When I think of rock stars, I often think of people who appear larger than life, stand out in a crowd and draw attention to themselves. One doesn't have to excel as a musician in order to be a rock star, though. People in any walk of life can be one, and yes, even in the world of autism there are rock stars. However, unlike many of today's rock stars who seem to be focused on who can buy the most cars and throw the most lavish parties, autism's rock stars are focused on raising awareness and providing hope for a better future for families affected by autism. So, who are these autism super stars and what makes them shine? Here are three individuals who I feel truly stand out in the world of autism.
Temple Grandin, a doctor of animal science, professor, best selling author and inventor of the squeeze machine, a device that helps calm hypersensitive people, is also a person with high-functioning autism. Grandin first began speaking about her experiences with autism in the mid 1980's and continues to advocate for early intervention for children with autism, appearing at many conferences and on numerous TV programs. Her descriptions of what it feels like to be autistic and how her thought process works have helped many people to better understand what its like to be autistic. In 2010, Grandin was portrayed by actress Clare Danes in the HBO film titled Temple Grandin. The film went on to be nominated for 15 Emmys and received five awards including Outstanding Made for Television Movie and Best Actress in a Drama. In 2010 Grandin was named one of 2010's most influential people by Time magazine.
A former Playboy Playmate turned actress, comedian and author Jenny McCarthy has proven that she's more than just a pretty face in the world of autism. When her son, Evan, was diagnosed with the disorder back in 2005, this vivacious blond dove right in to the world of autism and began fighting for her son and thousands of other autistic children. In 2007 McCarthy became a spokesperson for Talk About Curing Autism (TACA) and used her celebrity status to fundraise for the group. Concerned about the toxins in immunizations and the safety of the vaccination schedule, she was one of the driving forces behind the 2008 Green Our Vaccines Rally in Washington, D.C. McCarthy is currently the spokesperson for Generation Rescue, a group which advocates that autism is caused by environmental factors and that recovery is possible. In addition to her role as a spokesperson, Jenny McCarthy has also written several books about autism and appeared on shows such as The Oprah Winfrey Show and Larry King Live.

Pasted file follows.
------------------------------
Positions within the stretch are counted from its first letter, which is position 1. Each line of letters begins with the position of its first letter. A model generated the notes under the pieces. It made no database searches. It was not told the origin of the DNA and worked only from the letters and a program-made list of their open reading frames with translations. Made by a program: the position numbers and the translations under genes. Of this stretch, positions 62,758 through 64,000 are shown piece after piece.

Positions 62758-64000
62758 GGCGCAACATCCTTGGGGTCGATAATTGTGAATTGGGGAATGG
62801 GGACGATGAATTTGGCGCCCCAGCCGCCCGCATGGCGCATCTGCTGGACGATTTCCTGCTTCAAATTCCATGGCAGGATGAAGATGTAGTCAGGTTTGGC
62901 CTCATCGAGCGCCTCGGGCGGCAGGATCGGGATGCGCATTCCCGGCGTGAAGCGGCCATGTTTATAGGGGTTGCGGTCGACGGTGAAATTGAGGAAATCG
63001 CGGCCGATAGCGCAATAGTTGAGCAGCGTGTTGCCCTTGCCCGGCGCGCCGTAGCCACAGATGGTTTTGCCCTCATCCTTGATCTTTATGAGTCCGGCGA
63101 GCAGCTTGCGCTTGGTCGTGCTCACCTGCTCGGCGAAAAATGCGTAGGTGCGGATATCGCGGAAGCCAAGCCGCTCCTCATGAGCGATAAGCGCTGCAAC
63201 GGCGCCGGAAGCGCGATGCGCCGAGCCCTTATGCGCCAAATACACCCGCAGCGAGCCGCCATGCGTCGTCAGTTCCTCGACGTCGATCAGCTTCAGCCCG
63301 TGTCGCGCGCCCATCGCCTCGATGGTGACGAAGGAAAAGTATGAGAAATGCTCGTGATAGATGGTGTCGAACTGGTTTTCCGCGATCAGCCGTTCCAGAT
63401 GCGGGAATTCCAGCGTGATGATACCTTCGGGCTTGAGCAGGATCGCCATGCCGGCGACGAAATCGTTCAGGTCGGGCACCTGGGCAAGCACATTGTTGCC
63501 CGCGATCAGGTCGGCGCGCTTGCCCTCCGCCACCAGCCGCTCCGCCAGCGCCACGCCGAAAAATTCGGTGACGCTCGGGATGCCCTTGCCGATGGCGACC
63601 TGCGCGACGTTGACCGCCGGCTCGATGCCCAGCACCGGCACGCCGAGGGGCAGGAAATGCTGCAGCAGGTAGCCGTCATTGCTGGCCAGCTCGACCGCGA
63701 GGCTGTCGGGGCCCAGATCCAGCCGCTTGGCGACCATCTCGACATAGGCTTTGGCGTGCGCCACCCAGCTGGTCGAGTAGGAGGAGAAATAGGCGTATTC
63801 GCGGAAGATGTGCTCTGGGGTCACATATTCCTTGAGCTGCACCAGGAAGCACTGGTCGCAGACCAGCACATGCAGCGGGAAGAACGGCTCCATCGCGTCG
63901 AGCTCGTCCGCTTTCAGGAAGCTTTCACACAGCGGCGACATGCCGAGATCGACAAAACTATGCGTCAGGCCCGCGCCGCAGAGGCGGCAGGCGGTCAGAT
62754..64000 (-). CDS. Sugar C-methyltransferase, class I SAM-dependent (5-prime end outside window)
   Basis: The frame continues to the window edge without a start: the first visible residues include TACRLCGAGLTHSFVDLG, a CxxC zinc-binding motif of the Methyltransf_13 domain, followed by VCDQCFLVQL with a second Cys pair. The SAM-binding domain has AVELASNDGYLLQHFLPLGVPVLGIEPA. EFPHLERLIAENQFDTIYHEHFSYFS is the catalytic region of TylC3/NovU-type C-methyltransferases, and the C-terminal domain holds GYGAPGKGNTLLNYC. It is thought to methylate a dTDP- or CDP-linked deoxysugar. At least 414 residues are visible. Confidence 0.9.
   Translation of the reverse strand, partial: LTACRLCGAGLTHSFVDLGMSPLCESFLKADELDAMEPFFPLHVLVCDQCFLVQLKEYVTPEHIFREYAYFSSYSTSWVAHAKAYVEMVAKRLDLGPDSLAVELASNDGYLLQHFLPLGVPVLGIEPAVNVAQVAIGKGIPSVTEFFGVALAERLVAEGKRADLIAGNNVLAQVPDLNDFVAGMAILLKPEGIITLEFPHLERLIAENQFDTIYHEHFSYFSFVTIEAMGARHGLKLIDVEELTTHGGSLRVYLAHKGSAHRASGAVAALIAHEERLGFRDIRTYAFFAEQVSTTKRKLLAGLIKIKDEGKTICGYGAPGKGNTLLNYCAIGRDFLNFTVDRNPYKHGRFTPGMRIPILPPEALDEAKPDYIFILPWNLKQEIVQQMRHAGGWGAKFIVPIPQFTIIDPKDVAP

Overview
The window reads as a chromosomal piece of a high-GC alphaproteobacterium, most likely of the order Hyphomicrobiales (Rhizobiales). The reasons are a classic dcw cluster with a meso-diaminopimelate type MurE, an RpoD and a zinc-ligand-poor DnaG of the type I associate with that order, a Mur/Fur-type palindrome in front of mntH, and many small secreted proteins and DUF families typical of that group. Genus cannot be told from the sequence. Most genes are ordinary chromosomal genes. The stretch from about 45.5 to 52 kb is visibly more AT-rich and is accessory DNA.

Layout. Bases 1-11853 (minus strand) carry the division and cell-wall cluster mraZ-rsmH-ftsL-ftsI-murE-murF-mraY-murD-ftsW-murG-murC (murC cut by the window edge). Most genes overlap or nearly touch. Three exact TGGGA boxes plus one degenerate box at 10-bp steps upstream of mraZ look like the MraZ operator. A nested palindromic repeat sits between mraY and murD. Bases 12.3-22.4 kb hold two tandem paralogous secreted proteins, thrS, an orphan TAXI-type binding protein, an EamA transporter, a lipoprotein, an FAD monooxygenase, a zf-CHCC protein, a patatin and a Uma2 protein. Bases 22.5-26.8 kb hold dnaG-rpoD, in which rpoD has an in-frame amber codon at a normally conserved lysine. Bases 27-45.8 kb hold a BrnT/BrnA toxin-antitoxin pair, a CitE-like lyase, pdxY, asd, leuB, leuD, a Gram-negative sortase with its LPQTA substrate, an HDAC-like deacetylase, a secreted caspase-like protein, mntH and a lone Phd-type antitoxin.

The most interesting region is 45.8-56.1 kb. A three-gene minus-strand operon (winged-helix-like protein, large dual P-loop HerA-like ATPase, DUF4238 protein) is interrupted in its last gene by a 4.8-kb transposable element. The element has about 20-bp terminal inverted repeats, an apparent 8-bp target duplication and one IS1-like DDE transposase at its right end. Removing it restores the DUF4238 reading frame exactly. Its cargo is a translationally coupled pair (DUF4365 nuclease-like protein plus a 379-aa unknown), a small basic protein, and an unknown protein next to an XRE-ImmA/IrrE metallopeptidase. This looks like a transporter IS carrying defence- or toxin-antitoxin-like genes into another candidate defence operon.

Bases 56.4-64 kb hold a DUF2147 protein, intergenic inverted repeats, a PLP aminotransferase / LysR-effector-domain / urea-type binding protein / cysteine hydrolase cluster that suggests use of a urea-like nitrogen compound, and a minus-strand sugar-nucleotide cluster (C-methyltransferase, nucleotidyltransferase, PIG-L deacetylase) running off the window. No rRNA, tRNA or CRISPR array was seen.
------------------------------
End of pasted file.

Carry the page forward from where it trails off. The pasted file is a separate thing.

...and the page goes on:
Famous pro surfer Izzy Paskowitz and his wife Danielle are the founders of Surfers Healing, a non-profit organization that strives to enrich the lives of children with autism by exposing them to the unique experience of surfing. Having an autistic son himself, Paskowitz knows first hand the difficulties that parents of autistic children face. Like many autistic children, Paskowitz's son, Isaiah, frequently suffered from sensory overload and would have huge meltdowns. After one such meltdown, Paskowitz put his son on the front of his surfboard and headed out into the water. Miraculously the gentle flow of the ocean seemed to calm Isaiah. It was then that Izzy Paskowitz and his wife decided that they wanted to share this unique form of therapy with other autistic children. The pair founded Surfers Healing, whose mission is to provide free, one-day surf camps to autistic children and their families. Since then Surfers Healing has grown by leaps and bounds and holds camp all over the United States. Paskowitz and Surfers Healing have been featured on ESPN, Last Call with Carson Daly and The Swell Life, a reality TV show on the Oprah Winfrey Network which follows the day to day lives of Izzy Paskowitz and his family.
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